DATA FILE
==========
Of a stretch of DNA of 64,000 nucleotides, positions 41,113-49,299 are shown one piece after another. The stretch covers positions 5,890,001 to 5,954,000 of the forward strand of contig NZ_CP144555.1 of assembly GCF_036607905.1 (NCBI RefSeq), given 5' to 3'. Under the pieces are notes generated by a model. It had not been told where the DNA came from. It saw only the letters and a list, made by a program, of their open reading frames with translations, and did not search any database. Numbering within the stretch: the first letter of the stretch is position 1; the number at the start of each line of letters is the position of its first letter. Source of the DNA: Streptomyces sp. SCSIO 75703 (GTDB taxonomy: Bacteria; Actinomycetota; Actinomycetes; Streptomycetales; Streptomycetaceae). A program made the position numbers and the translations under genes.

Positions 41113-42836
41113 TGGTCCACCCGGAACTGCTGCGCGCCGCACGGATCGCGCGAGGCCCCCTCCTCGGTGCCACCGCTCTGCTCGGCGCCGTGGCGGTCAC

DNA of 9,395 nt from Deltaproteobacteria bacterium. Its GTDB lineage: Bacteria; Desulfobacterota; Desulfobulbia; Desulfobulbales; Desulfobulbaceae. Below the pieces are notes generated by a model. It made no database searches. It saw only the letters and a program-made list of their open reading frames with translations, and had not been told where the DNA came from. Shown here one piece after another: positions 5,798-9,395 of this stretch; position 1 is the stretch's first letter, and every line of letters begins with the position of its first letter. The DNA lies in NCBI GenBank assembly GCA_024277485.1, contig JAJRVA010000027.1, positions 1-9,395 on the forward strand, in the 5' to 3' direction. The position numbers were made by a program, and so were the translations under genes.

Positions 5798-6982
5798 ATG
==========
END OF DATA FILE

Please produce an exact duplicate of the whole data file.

Of a stretch of DNA of 64,000 nucleotides, positions 41,113-49,299 are shown one piece after another. The stretch covers positions 5,890,001 to 5,954,000 of the forward strand of contig NZ_CP144555.1 of assembly GCF_036607905.1 (NCBI RefSeq), given 5' to 3'. Under the pieces are notes generated by a model. It had not been told where the DNA came from. It saw only the letters and a list, made by a program, of their open reading frames with translations, and did not search any database. Numbering within the stretch: the first letter of the stretch is position 1; the number at the start of each line of letters is the position of its first letter. Source of the DNA: Streptomyces sp. SCSIO 75703 (GTDB taxonomy: Bacteria; Actinomycetota; Actinomycetes; Streptomycetales; Streptomycetaceae). A program made the position numbers and the translations under genes.

Positions 41113-42836
41113 TGGTCCACCCGGAACTGCTGCGCGCCGCACGGATCGCGCGAGGCCCCCTCCTCGGTGCCACCGCTCTGCTCGGCGCCGTGGCGGTCAC

DNA of 9,395 nt from Deltaproteobacteria bacterium. Its GTDB lineage: Bacteria; Desulfobacterota; Desulfobulbia; Desulfobulbales; Desulfobulbaceae. Below the pieces are notes generated by a model. It made no database searches. It saw only the letters and a program-made list of their open reading frames with translations, and had not been told where the DNA came from. Shown here one piece after another: positions 5,798-9,395 of this stretch; position 1 is the stretch's first letter, and every line of letters begins with the position of its first letter. The DNA lies in NCBI GenBank assembly GCA_024277485.1, contig JAJRVA010000027.1, positions 1-9,395 on the forward strand, in the 5' to 3' direction. The position numbers were made by a program, and so were the translations under genes.

Positions 5798-6982
5798 ATG